Sometimes it’s not easy being a benchmark.

Toyota Motor Corp., which set the industry standard in terms of manufacturing practices, now is fighting to keep at the front of the pack in the face of growing competition from those who long have emulated the innovative lean systems of the No.1 Japanese automaker.

“Maybe other companies have out-Toyota’d Toyota,” says Gary Convis, president of Toyota Motor Manufacturing, Kentucky, Inc.

Mr. Convis, new to his post as manufacturing chief at the largest auto plant in the U.S., says that other automakers, which benchmarked the lean manufacturing system that Toyota for all practical purposes invented, have taken the system and improved upon it.

Now Toyota has to figure out a method of communicating what’s known as the “Toyota Way” down company lines as the automaker grows and spreads around the globe.

But the Toyota Way represents a manufacturing culture so complex and so entrenched, that Mr. Convis admits it is impossible to know it as deeply as its original founders.

There’s no way to teach the unique Toyota culture except through intensive one-on-one coaching on the shop floor, he says, acknowledging that “there needs to be a better way.”

For Toyota – a company where change doesn’t come easy – what that better way may be is a little murky. He says the automaker has tried to capture the admittedly nebulous Toyota Way in words for internal training manuals, but that’s just a first step.

Mr. Condit discussed Toyota’s efforts to adapt at his Wednesday speech titled “Toyota: Changes and Challenges.” And change is the biggest challenge for the evolutionary, not revolutionary, automaker.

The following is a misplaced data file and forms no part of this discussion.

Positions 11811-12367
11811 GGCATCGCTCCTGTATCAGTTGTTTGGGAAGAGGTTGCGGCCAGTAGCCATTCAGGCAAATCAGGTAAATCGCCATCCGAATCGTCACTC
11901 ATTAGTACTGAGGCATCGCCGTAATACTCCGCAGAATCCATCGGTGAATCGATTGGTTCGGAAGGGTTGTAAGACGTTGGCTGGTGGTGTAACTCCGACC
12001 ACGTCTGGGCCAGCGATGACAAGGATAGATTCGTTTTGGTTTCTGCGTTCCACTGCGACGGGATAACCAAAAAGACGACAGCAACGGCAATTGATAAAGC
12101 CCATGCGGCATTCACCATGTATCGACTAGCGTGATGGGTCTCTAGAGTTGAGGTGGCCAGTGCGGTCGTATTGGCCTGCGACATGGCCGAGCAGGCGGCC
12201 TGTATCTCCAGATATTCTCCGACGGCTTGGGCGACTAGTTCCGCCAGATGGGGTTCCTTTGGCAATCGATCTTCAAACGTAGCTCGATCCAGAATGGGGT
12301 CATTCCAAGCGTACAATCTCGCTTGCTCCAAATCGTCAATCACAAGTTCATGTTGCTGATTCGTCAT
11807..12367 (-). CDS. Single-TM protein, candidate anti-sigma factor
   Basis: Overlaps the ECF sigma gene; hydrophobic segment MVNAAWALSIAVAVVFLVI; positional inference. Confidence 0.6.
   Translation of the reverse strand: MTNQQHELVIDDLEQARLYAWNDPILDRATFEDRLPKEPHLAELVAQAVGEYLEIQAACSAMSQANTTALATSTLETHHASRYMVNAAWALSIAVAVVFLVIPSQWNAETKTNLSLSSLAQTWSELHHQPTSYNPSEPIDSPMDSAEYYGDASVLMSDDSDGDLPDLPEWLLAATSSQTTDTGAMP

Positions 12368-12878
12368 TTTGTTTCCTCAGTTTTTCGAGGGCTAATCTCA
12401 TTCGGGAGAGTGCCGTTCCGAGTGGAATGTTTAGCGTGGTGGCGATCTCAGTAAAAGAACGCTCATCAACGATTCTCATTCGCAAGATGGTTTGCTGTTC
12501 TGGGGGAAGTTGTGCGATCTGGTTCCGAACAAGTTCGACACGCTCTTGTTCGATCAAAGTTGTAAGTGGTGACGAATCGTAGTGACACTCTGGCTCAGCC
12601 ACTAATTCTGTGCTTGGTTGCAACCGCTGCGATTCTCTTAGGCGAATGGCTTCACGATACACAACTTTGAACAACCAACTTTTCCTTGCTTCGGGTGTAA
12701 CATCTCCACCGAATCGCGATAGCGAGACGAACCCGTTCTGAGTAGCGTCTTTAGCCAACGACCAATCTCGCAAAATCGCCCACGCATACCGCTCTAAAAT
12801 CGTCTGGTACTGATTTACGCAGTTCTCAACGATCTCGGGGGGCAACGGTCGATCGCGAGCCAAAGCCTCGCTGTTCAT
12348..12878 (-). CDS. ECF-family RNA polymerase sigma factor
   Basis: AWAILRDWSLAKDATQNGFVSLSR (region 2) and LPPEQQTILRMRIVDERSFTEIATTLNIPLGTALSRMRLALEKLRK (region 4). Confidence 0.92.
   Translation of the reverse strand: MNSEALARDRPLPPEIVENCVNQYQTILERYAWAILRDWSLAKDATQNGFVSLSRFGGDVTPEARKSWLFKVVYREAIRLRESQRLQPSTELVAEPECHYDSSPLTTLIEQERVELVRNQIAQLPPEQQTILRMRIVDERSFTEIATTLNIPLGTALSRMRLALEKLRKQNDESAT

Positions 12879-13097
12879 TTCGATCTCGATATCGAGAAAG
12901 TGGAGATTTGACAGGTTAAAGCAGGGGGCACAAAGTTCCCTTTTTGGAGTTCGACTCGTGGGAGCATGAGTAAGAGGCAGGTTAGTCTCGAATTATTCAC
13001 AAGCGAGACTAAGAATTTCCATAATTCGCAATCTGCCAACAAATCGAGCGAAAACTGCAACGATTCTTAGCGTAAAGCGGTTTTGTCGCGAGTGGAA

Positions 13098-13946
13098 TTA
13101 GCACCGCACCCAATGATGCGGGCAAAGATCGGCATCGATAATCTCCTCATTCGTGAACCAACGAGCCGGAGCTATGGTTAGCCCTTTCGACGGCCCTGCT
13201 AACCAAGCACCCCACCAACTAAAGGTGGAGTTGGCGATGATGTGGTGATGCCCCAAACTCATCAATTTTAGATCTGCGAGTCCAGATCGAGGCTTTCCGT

One change, is Mr. Convis, himself. The fact that an American, not an executive from Japan, is running operations here is a new move for the automaker. Likewise, a U.K. native is running Toyota’s manufacturing operations in his homeland. Bringing in local executives is a “huge change,” Mr. Convis – formerly of NUMMI and General Motors Corp. -- says, to Toyota’s culture.

The automaker also is adapting to technology quickly, using virtual engineering practices that facilitated cutting the development time on the ’02 Camry to 26 months – a full 10 months shorter than for the last-generation.

But Mr. Convis says Toyota doesn’t plan to get radical now, in its attempt to retain its benchmark status. Rather, it will continue to employ the slow-and-steady principles of the Toyota Way – kaizen, or constant improvement, and genchi genbutso, which literally means “go and see” – in order to stay the course.

Because, while others may be able to imitate, no automaker, Mr. Convis says, understands the intricacies of the system it invented like Toyota.